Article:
The 10 Most Common Themes in Classical NovelsJanuary 03, 2018

Not all novels will be given the classic treatment, which not only means a stamp of approval. It also suggests that the authors of these books manage to pen a story that should stand the test of time. Writing style is one of the factors, the other one will be a theme that readers will get into it. They will talk about it, like it's the story of their lives. They will describe the characters, like they are next-door neighbors. There's something else.

Novels can be classified according to themes, which shouldn't be surprising at all. Originality is defined as a new idea, also a worn-out concept that has been viewed differently. "Muriel's Wedding", for instance, would remain interesting and entertaining after all these (twenty-four) years, as the themes should touch the hearts of young people struggling to come to terms to their quirks and shortcomings. ABBA would give it a crowd-pleasing touch. On the other end of the spectrum, there are particular titles in Australian literature that only appeals to Aussies (and no one else). It must be something that has been seen in the bush, which will constitute the fabric of our very own Aussie psyche. It deserves another module.

Whether you're studying the popular authors in Modern literature or analyse a least-known literary genre, you'll be aware of common themes after several chapters. It should make paper writing easier, but it will depend on other factors. (Your comprehension will be one of those things.) What can be next?

What Сan Authors Have in Common?

Coming of age. What do "To Kill a Mockingbird", "Alice's Adventures in Wonderland", and "His Dark Materials" have in common? The lead character (of these books) are young girls on the cusp of puberty. It's rather a bit too obvious to point out, so there must be another common denominator. A coming-of-age moment, which will change everything.

Love conquers all. It's not too difficult to write about it, but going further can be a daunting task. Some readers may be clueless about it until they put themselves in the author's shoes. How to articulate these feelings, which can be expressed in other ways. (A description of a particular place, where the first kiss unexpectedly happens in an instant, should put more sentiment.) It should be harder if it's recalling that experience while trying to move on from that failed relationship. It may add some spice, though.

Individual against society. Many authors (like Hermann Hesse) see themselves as an outcast of the very place they live in, which gives them an excuse to articulate those strong feelings (or thoughts). It can offend sensibilities, so these feelings (or thoughts) are subtly expressed in a paragraph, if not a single sentence. It may be a satire, if not a fantastic setting. Think of "Gulliver's Travels".

Our worst enemy. Mary Shelley thought of it while writing "Frankenstein". As a matter of fact, this would be the first things that Gothic authors would think (while composing the first few chapters of their draft). They are likely to get away with it, as these so-called undesirable traits would fascinate readers.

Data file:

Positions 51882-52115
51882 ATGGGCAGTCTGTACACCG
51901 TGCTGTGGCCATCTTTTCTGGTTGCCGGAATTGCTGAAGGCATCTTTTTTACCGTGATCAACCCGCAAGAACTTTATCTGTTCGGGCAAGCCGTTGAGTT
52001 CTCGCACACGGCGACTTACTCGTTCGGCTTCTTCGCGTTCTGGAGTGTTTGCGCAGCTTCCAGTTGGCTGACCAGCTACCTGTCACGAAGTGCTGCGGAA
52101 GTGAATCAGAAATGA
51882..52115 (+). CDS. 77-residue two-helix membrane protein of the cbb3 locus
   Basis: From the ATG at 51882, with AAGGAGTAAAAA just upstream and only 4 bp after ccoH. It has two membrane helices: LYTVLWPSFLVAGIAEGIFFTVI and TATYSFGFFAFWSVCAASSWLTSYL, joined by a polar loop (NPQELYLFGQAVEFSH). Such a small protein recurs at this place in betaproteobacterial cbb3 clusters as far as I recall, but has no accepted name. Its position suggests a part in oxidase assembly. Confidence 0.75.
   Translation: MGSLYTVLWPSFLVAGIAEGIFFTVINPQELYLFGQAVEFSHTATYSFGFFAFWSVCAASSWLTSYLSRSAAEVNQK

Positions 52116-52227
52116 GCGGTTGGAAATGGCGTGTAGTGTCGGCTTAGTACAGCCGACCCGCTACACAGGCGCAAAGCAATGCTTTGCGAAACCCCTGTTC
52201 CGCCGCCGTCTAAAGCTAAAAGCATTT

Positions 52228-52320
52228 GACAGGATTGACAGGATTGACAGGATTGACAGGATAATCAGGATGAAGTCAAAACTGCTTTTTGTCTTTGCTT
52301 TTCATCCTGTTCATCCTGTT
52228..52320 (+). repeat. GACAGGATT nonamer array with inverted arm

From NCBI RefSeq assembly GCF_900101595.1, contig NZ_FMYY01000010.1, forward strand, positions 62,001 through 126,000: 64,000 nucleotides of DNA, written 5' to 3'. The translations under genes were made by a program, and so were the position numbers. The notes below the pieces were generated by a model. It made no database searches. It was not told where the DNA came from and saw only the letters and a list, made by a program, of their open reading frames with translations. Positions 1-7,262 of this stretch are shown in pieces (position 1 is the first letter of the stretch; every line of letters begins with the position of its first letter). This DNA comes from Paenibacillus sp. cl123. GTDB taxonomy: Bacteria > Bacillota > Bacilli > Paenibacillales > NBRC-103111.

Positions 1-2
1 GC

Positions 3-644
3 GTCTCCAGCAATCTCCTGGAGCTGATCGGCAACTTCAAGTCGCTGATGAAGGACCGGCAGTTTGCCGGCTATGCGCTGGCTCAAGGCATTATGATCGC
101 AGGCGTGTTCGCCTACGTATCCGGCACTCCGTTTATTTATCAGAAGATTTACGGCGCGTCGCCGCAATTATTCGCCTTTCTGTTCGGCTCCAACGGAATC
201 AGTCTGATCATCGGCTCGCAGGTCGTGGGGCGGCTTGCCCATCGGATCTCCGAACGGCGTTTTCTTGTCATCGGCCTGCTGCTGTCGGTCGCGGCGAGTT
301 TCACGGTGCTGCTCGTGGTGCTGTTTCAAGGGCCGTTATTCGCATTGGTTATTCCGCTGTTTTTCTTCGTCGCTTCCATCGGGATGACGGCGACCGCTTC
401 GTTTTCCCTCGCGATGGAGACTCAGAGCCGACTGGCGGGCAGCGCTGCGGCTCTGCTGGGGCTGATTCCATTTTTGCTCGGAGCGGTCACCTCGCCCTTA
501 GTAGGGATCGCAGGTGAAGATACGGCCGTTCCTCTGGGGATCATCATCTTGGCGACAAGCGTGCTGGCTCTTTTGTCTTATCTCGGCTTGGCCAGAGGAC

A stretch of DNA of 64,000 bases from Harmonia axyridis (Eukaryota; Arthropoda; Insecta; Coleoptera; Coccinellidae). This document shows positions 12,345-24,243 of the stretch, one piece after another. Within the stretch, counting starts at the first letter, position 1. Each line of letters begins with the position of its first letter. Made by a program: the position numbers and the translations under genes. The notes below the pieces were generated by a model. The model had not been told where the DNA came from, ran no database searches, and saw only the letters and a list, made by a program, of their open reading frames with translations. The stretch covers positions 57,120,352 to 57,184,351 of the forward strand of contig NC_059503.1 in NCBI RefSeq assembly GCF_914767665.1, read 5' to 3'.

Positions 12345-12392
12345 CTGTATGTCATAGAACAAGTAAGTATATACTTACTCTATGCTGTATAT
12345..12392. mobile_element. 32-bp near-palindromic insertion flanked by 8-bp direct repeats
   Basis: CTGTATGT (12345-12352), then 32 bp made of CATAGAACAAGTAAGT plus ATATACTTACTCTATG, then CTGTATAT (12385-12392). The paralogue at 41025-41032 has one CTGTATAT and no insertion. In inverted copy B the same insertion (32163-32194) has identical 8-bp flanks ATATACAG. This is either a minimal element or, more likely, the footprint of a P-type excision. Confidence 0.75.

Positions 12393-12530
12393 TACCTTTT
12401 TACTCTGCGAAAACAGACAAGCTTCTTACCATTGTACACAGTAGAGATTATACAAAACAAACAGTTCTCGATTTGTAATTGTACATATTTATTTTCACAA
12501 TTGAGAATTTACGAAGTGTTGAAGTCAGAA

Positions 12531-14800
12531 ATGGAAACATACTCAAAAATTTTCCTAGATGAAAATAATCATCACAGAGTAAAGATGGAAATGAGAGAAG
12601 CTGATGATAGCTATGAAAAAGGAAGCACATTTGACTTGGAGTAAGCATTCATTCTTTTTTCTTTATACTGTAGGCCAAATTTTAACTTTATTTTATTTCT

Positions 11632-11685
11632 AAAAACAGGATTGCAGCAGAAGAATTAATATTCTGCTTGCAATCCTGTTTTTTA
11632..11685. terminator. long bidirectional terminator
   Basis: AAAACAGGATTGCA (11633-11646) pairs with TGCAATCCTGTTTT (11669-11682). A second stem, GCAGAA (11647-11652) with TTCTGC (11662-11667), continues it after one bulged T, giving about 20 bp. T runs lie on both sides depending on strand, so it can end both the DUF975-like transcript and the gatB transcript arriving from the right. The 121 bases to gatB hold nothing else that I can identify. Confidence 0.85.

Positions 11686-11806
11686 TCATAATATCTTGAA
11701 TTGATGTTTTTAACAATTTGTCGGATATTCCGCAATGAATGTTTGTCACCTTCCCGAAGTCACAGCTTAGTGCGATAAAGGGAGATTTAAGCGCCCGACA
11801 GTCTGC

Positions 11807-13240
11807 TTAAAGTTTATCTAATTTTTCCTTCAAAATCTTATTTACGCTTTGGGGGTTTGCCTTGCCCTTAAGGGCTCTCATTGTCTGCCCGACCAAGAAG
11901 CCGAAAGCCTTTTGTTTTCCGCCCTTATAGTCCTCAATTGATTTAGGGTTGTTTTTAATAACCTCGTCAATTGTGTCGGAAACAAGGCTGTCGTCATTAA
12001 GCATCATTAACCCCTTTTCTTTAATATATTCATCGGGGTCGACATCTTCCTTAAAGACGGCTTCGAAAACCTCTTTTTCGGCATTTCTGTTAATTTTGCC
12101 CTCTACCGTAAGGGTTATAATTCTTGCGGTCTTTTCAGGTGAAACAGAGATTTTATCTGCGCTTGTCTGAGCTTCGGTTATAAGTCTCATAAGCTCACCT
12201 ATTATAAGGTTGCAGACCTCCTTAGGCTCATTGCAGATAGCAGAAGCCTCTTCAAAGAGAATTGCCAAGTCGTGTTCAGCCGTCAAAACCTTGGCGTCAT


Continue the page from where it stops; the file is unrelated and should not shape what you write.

Overcoming all odds. Beating the deadline to your (essay) assignment would be a walk in a park compared to the paing that some authors (through their characters) have dealt for years.

Society vs. nature. It must reflect the stubbornness of mankind, of how graceful they become (after admitting it). If some authors are unable to relate to it, then it can be due to one thing (and nothing else). They have grown in the big city, and they have no desire to detach themselves from it. There's nothing profound about it, nothing more (or less) as well.

Good and evil. It must go together, hand in hand, which would be opposite for most readers. It may shock them, but they don't have to feel that way. They need to recall their past, which yields unpleasant truths. The gray area, which separates the two, can be wider than they think.

The nature of crime. Fyodor Dostoyevsky looked at it profoundly, enabling him to think of startling observations of the seemingly unpredictable human nature. Whether you have a record or not, there must be a wrongdoing described in one particular chapter.

That one special person. A real inspiration, if not the reason, for such an existence.

That unforgettable experience. It must be shared with everyone, if not discussed it. This should impart moral lessons.

How to Analyse It

Literary criticism doesn't prompt you to repeat those lines that allude to a particular theme. Can you relate to it? If your answer is in the negative, then think of other aspects of the books that you can discuss (in your essay). Try to draw from your own personal experiences, even if there seems to be a chasm between you and the author. There's something there, somewhere between the lines.

If you rather choose current events, then prepare for a longer essay. If you can't do it persuasively, then look at recent happenings. Is it good enough? If it is so, then good luck.

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